February 13th marks World Radio Day, celebrating the legacy of this extraordinary medium in bringing the world closer together and bolstering democratic discourse.
As we move into 2022, we are living in a time of unprecedented technological achievements, but there is still something timeless about the radio. For every generation, every age, it is intrinsic to moments of nostalgia.
I remember weekends into my grandparents’ house, the smell of boiled vegetables and cigarettes accented by Newfoundland-Irish music buzzing out at AM frequency. My poppy humming along and hitting the main notes of the songs near and dear to him, instilling in me a love for the genre which continues to this day. My nan with VOWR in the background while she made a hearty pot of pea soup. Better yet, the “all 90s kids will remember” joy of waiting for the weekly top 40 on Magic 97 or OZFM so you could throw in a tape and hit “record” on your favourite songs.
My parents reminisce on sitting around “the radio” – said in a singularity and reverence we used to attach to “the TV” or “the computer” – having their imaginations run rampant to weekly audio plays, bonding over and booing at hockey games, or hearing an expert on nothing and everything call in to give VOCM their take on the day.
Go back even further and people will tell you about flicking on a radio to hear news of wars beginning and ending, empires crumbling and powerful figure’s lives cut tragically short. Or, on a lighter note, when American soldiers set up shop in the province and they got to hear Elvis and The Beatles for the first time. It’s not as good as the 90s hit singles, but, I mean, what is?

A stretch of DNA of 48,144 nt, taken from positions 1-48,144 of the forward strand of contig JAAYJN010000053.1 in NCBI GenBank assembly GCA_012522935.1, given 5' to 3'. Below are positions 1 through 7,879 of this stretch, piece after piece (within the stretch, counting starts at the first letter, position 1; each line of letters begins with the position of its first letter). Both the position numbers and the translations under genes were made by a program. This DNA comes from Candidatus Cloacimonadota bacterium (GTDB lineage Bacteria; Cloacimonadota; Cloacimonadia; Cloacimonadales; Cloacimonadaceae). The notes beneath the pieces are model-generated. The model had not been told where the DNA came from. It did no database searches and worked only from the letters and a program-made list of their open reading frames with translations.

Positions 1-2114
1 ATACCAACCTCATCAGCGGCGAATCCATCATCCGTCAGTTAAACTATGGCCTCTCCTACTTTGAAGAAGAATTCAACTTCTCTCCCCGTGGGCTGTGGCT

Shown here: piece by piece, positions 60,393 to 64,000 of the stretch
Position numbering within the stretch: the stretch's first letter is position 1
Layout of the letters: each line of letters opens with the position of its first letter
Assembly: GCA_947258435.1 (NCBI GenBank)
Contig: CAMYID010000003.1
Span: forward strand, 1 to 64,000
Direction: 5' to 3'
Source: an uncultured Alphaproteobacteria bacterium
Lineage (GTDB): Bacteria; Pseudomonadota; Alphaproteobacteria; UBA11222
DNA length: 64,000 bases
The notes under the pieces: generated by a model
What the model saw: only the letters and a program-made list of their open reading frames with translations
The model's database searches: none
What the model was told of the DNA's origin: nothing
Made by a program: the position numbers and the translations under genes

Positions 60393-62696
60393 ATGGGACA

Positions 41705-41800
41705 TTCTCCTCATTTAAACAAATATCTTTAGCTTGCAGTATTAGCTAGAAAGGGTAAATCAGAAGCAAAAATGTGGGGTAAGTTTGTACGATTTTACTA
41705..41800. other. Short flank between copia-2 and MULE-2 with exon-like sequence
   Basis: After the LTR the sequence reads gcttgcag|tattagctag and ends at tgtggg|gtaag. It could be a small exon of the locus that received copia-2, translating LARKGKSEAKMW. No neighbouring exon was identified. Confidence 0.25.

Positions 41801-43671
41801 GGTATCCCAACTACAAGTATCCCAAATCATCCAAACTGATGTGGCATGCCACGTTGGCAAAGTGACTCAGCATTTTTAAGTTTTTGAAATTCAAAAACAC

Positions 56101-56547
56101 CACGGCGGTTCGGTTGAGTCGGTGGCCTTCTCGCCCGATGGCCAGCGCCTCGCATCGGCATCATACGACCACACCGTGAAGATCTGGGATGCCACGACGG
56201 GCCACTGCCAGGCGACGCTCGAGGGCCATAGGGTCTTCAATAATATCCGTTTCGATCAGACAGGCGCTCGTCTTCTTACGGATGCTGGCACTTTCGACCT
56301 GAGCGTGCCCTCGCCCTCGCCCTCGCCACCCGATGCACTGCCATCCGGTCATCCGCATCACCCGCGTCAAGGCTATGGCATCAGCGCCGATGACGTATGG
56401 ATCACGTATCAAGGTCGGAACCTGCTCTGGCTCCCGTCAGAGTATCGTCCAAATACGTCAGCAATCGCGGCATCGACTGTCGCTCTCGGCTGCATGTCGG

Speaking of Newfoundland and Labrador, we have our own role to play in this legacy when Marconi received the first transatlantic wireless signal here in 1901.
Did he know then he was setting the stage for all those Irish-Newfoundland shows, 99.1 top 40s, audio plays, sports games, open lines, and the free flow of up-to-date information that we take for granted? Or did he just think it would be a great way to remember the phone number to your favourite pizza place or the slogan of a cherished local business? If a jingle just entered your subconscious then, low and behold, the power of radio advertising in its purest form.
Today, radio offers podcasts on every subject imaginable and a plethora of satellite channels to choose from, but many still go for K-Rock in the shed, indie deep cuts on CHMR, the DJ banter to accompany their daily commute and the weekly countdown of the biggest hits (recording optional). I myself love to go for some cool jazz on the Coast and may or may not go with New Country 930 every Saturday. But will the dials of radio continue to be a soundtrack to our lives generations from now?
We’ll have to tune in and find out.